During his current trip to sub-Saharan Africa, which wisely does not include Liberia, President Bush is pondering whether to send U.S. troops to Liberia to enforce the June 17 cease-fire between forces loyal to President Charles Taylor and rebels fighting to oust him. Condoleezza Rice referred to Liberia as one of many “failed states” in that ravaged region. Bush has repeatedly said that Taylor must leave the country. And Nigeria has agreed to extend asylum to Taylor.
Bush has already dispatched a military team to assess the situation in Monrovia, the capital city named after President James Monroe, but Bush is still pondering whether to send a small peacekeeping force to Liberia.
Liberia is a microcosm of the chaos, corruption, and bloodshed of postcolonial Africa. Mobutu looted the mineral-rich Congo, pocketed millions in U.S. aid, and helped precipitate the bloodbath of as many as 5 million people. This catastrophe, plus the tribal slaughter in the Sudan, Nigeria, and elsewhere recalls an apt African proverb: “The tears of a stranger are only water.”
Compared to the likes of Mobutu, Charles Taylor is a tinhorn dictator. Liberia’s civil violence was precipitated by Taylor’s “election” as president in 1997. But in a tragic and ironic sense he is OUR man running OUR colony.
The UN Secretary General, several West African regimes, and their former colonial rulers, including France, have offered to send peace-restoring forces to Liberia and have urged Washington to take the lead in such an effort, precisely because of our long-standing “special relationship” to what is sometimes called our “first colony” or “our only colony in Africa.”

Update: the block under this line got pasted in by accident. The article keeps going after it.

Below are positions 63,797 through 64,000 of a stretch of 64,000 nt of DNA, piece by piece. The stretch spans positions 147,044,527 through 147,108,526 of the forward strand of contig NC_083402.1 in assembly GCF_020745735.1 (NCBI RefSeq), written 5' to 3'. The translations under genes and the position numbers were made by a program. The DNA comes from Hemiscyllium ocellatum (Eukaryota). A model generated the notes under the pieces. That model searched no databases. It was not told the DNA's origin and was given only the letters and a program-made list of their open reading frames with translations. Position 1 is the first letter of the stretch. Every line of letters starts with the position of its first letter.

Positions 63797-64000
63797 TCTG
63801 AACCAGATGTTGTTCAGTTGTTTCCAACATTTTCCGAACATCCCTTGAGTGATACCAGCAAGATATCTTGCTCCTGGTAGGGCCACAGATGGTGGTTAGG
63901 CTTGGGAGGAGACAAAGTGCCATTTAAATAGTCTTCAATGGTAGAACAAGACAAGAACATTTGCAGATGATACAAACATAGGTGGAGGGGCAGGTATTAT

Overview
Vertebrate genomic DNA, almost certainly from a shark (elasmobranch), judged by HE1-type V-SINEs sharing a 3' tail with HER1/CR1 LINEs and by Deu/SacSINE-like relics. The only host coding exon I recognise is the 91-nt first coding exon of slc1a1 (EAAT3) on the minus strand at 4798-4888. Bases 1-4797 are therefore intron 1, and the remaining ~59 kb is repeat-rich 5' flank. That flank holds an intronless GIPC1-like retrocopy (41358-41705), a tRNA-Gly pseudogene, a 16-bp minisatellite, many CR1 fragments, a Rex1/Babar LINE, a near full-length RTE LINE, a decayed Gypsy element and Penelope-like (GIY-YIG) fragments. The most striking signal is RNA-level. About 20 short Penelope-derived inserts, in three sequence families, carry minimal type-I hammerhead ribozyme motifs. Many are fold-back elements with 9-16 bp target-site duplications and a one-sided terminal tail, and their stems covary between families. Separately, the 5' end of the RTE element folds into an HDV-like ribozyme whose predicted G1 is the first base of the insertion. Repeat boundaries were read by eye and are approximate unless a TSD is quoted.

Liberia was founded in 1847 for the noblest of motives, as a safe place where former American slaves could live in freedom and dignity. At the same time, the experiment was the product of misplaced guilt and utopian sentiments. Consequently, Washington chose not to treat Liberia as a colony along with the responsibilities for civil order that such a relationship entailed. Had we done so, we could have fostered the rule of law and economic development and curbed corruption as we did during our brief stewardship in the Philippines.
As the story unfolded, we treated Liberia with a combination of hubris and paternalism, which might be seen as a 19th century version of “affirmative action.” In 1865, Frederick Douglass denounced this patronizing stance of white do-gooders: “Do nothing with us,” he pleaded. “All I ask, give [the Negro] a chance to stand on his own legs. Let him alone!” Americans failed to heed his words then, but it is not too late to right an ancient wrong.
Acting too little and to late, we failed to staunch the bloodbath in Rwanda and Burundi or provide adequate humanitarian aid to millions of refugees. But today, restoring stability and civic order to Liberia and its immediate neighbors is far less formidable task. Eschewing lofty goals like nation-building and restoring democracy (which have clouded our occupation of Iraq) and embracing more modest objectives, such as stability and civil order, we can achieve a minimal degree of civic order that will permit the slower and more arduous disciplines of state building to take root. And we can achieve these realistic goals in a relatively short time.
Further, the temporary effort required to establish minimal stability, the prerequisite to justice and the rule of law, would require only a tiny portion of the effort required to achieve the same limited objectives in Iraq.
Such occasional and brief interventions by France and Britain in their former West Africa colonies have done much to stabilize the situation and prepare the way for the more arduous disciplines of state building to take root.
Senegal, which Bush has already visited, is an apt example of this cooperation between the former metropolitan power and the fledgling new state.
President Bush should authorize a modest U.S. peace-restoring force of 2,000 to 5,000 troops to lead a coalition of small forces from West Africa states and token forces from France and Britain.